“Really seeing them in those moments is the most joyous thing for me,” Walker says. “A lot of times, play gets cut. And for a kindergartener, playing is really important to their communication, and their sharing, and their social skills.”
Walker’s ability to build this type of joyful, productive environment comes from training, experience, and mentorship.
She hadn’t planned on becoming a teacher. She arrived at Xavier University of Louisiana in 2009 from Los Angeles, California, with the intention of being a doctor. She found she wasn’t feeling passionate about the classes, and she came from a family of educators, so she decided to try that path. She loved the first education class she took.
“From there on I never looked back. It was never a second guess about what I was going to do.”
Much of the classroom she’s crafted today was shaped by her earliest mentor, Michelle Melancon, at Lafayette Academy.
“When I think of New Orleans, I think of her. She made everything fun. She did things differently than other teachers…I was in awe,” she says.
Melancon pushed Walker to seek out professional development, go to conferences when she could, and always pursue her own continued education and training. Walker has done so.
Walker and Melancon are still in touch, and when Walker posts something about her classroom on social media, Melancon is one of the first to comment.
“She’s always telling me, ‘I don’t expect anything less – keep going.’”
With almost a decade of experience now, Walker wanted to pay it forward. She participated in a “mentor teacher cohort” through a program that was a collaboration between the Louisiana Department of Education, a certification program, NSNO, and the University of New Orleans. Through this, an education student from UNO was a student teacher in her classroom. She loved it.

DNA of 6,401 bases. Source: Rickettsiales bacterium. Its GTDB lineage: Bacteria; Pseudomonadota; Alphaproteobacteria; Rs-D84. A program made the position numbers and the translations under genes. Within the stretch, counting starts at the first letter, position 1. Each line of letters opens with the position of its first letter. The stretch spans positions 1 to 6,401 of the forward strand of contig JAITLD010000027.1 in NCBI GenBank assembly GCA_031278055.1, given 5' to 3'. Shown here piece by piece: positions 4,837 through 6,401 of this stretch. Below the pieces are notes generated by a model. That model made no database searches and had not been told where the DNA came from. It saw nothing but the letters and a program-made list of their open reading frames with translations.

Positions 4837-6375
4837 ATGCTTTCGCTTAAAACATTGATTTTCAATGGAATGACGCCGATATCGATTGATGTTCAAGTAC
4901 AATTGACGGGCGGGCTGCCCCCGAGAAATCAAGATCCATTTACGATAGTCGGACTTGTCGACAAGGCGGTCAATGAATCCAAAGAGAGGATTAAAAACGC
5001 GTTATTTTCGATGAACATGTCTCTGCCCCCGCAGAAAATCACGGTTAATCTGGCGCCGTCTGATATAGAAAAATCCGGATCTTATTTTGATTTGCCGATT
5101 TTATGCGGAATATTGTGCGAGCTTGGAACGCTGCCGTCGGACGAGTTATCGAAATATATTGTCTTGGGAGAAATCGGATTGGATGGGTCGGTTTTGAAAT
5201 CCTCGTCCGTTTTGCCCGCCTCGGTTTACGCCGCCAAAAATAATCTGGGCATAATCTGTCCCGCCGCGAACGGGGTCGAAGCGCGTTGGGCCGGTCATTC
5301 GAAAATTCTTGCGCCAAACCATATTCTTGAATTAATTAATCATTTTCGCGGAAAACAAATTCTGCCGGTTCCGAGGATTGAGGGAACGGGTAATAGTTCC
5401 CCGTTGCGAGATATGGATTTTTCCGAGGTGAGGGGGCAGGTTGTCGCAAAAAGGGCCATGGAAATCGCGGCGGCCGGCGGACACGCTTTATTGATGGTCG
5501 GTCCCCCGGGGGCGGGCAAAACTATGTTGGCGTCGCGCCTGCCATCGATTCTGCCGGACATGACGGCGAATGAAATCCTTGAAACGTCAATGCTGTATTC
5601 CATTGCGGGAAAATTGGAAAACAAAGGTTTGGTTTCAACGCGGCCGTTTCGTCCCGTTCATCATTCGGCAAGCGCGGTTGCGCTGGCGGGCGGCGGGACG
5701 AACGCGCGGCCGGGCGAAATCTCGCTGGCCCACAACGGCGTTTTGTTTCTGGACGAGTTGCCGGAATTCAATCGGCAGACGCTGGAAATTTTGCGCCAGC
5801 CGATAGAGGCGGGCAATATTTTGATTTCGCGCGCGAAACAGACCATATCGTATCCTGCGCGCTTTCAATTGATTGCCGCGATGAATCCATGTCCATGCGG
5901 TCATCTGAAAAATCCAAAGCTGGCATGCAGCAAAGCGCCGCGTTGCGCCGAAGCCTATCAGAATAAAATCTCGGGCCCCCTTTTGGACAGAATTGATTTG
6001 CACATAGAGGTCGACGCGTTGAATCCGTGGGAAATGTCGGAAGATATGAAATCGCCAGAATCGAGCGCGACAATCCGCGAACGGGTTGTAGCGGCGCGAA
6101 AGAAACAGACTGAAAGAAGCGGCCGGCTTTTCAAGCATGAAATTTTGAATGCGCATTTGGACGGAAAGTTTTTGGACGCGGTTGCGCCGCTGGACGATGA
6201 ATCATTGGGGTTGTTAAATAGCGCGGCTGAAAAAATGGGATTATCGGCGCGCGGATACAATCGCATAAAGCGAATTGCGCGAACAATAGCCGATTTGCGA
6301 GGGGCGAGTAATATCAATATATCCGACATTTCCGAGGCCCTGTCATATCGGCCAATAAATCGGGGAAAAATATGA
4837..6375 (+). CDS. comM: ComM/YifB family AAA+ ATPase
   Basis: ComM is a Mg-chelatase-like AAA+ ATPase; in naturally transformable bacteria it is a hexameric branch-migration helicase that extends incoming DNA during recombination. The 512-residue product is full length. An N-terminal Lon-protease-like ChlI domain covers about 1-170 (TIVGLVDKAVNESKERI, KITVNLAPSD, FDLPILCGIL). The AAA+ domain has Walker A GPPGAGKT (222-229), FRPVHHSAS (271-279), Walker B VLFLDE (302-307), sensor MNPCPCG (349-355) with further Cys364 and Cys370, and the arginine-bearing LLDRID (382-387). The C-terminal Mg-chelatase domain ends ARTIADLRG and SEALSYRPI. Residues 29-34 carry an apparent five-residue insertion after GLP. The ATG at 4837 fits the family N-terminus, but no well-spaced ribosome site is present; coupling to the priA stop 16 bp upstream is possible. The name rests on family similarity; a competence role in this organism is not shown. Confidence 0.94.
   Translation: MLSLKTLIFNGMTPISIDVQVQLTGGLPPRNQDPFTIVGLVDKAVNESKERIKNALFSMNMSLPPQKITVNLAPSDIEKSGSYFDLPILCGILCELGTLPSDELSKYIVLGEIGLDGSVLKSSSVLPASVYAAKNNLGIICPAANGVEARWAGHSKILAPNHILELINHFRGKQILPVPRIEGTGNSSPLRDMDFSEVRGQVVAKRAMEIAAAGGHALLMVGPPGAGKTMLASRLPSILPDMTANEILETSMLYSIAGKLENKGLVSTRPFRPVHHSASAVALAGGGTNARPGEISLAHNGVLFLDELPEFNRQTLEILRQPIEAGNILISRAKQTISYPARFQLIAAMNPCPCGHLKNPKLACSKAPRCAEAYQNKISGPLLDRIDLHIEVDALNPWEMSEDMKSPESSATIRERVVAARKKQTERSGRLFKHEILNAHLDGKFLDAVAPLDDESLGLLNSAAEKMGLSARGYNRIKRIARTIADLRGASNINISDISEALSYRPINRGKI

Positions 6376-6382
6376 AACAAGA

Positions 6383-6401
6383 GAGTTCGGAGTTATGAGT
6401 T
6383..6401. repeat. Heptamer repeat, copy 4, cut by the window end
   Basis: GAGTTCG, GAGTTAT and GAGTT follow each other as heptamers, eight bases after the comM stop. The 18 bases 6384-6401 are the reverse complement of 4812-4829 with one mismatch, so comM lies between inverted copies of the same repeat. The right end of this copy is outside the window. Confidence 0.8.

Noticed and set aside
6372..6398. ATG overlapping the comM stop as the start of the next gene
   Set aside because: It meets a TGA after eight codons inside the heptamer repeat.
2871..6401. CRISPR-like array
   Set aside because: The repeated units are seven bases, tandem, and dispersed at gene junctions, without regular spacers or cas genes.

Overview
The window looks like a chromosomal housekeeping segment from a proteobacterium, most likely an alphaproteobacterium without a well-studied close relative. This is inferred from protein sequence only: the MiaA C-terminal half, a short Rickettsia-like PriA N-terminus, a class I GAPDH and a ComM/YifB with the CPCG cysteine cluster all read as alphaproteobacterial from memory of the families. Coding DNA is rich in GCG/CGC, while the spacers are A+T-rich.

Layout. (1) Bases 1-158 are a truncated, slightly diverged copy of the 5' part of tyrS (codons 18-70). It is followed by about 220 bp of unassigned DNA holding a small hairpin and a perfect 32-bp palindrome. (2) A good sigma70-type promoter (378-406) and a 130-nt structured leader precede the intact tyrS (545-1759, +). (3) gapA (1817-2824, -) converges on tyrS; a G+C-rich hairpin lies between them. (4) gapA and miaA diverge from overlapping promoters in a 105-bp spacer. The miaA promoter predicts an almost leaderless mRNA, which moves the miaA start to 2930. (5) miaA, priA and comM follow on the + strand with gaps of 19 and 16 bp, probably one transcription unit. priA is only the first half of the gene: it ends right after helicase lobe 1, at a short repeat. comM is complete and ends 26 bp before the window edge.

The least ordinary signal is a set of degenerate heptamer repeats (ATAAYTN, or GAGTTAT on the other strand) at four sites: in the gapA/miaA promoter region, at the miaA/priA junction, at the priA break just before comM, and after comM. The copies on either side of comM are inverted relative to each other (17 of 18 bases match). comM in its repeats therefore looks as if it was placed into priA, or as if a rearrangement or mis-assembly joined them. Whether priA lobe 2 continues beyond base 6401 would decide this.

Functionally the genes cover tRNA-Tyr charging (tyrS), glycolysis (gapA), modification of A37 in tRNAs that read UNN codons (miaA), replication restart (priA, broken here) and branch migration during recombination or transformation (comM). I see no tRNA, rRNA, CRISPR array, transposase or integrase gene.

“Just being able to help navigate the challenges that teachers face that aren’t in a book…it was so rewarding,” she says.
The student-teacher had a successful year, and is headed now to be a full-time educator in Atlanta.
Between her classroom teaching, her mentorship, and her own professional development, Walker is busy, and it has been an exhausting year for all teachers. In New Orleans, with a pandemic and a hurricane, educators were up against a lot.
Walker says she is grounded by the relationships she holds, and by the moments of growth she sees in students.
“When kids come back and visit, or when families reach back out and say, ‘hey, do you want to come to this event?’ Or ‘our child has accomplished this’, or, ‘we appreciate you’. Those moments are priceless. Or going to their graduations, their football games? When they want to invite you, and they want to include you? It just really makes you feel like family,” Walker says.
She loves watching her former kindergarteners progress through the older grades at KLP. A few years ago, she watched one student who began the year very shy and quiet turn into a “natural leader” by the end of the year.
“She came out of her shell and was getting other students to make better choices,” Walker says.
Now, five years later, this student performed a poem in front of the entire student body, and had become an activist around Black Lives Matter in and out of school. Walker envisions seeing students like this continue to shine.
“They were leaders in my class, leaders in their family, leaders amongst their peers. And those are the kids that when they grow up, you’ll say, well, ‘that’s our politician,’ or ‘that’s our chef,’ you know? It’s so good to see them grow and know that you’re a part of ‘watering that plant.’”
But for Walker, the best part is not seeing students’ accomplishments, but seeing them feel good about themselves.
“I think the biggest joy for me is just seeing them happy,” she says.